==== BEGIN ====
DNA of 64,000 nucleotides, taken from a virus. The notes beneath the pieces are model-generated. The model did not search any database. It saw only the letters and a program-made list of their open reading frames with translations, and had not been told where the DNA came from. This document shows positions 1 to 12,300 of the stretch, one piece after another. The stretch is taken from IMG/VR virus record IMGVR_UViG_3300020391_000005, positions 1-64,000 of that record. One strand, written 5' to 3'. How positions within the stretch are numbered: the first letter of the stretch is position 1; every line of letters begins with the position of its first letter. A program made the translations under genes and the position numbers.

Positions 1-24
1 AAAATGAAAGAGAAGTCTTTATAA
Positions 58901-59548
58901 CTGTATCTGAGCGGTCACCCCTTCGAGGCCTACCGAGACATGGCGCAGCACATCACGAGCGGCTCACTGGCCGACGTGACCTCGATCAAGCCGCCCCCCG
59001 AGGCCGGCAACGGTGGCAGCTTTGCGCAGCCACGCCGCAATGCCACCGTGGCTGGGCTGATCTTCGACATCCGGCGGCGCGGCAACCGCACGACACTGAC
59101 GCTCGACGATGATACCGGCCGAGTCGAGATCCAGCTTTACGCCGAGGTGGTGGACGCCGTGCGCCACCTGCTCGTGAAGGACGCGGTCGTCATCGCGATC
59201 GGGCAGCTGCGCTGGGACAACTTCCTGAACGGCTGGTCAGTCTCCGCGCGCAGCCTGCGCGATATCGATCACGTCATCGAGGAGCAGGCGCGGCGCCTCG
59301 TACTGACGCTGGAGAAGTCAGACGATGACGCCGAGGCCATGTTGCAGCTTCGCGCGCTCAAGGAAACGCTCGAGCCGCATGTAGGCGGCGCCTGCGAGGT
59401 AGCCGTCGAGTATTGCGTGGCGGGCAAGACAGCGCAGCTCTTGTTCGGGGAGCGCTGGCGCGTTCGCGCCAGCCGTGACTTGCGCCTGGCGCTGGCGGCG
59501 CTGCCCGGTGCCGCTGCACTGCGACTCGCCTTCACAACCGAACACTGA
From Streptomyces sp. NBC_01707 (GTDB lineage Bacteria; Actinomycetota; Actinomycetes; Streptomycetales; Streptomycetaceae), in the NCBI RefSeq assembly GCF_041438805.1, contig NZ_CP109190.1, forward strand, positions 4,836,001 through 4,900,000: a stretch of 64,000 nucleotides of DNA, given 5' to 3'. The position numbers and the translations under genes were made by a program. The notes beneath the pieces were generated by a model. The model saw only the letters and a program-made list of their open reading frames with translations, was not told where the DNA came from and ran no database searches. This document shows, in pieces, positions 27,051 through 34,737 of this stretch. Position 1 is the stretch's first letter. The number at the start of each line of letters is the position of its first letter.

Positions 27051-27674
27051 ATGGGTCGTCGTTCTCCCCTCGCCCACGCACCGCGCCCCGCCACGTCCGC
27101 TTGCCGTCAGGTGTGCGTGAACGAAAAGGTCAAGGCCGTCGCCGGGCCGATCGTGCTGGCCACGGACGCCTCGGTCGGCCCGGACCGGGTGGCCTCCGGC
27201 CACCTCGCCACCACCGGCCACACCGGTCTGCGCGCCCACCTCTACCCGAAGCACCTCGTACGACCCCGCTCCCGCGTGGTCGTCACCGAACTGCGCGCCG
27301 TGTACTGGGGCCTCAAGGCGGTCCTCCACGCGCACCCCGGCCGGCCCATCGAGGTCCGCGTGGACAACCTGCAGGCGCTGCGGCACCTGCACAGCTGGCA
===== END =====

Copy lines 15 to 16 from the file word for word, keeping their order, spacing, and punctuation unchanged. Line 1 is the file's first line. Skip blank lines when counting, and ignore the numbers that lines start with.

27101 TTGCCGTCAGGTGTGCGTGAACGAAAAGGTCAAGGCCGTCGCCGGGCCGATCGTGCTGGCCACGGACGCCTCGGTCGGCCCGGACCGGGTGGCCTCCGGC
27201 CACCTCGCCACCACCGGCCACACCGGTCTGCGCGCCCACCTCTACCCGAAGCACCTCGTACGACCCCGCTCCCGCGTGGTCGTCACCGAACTGCGCGCCG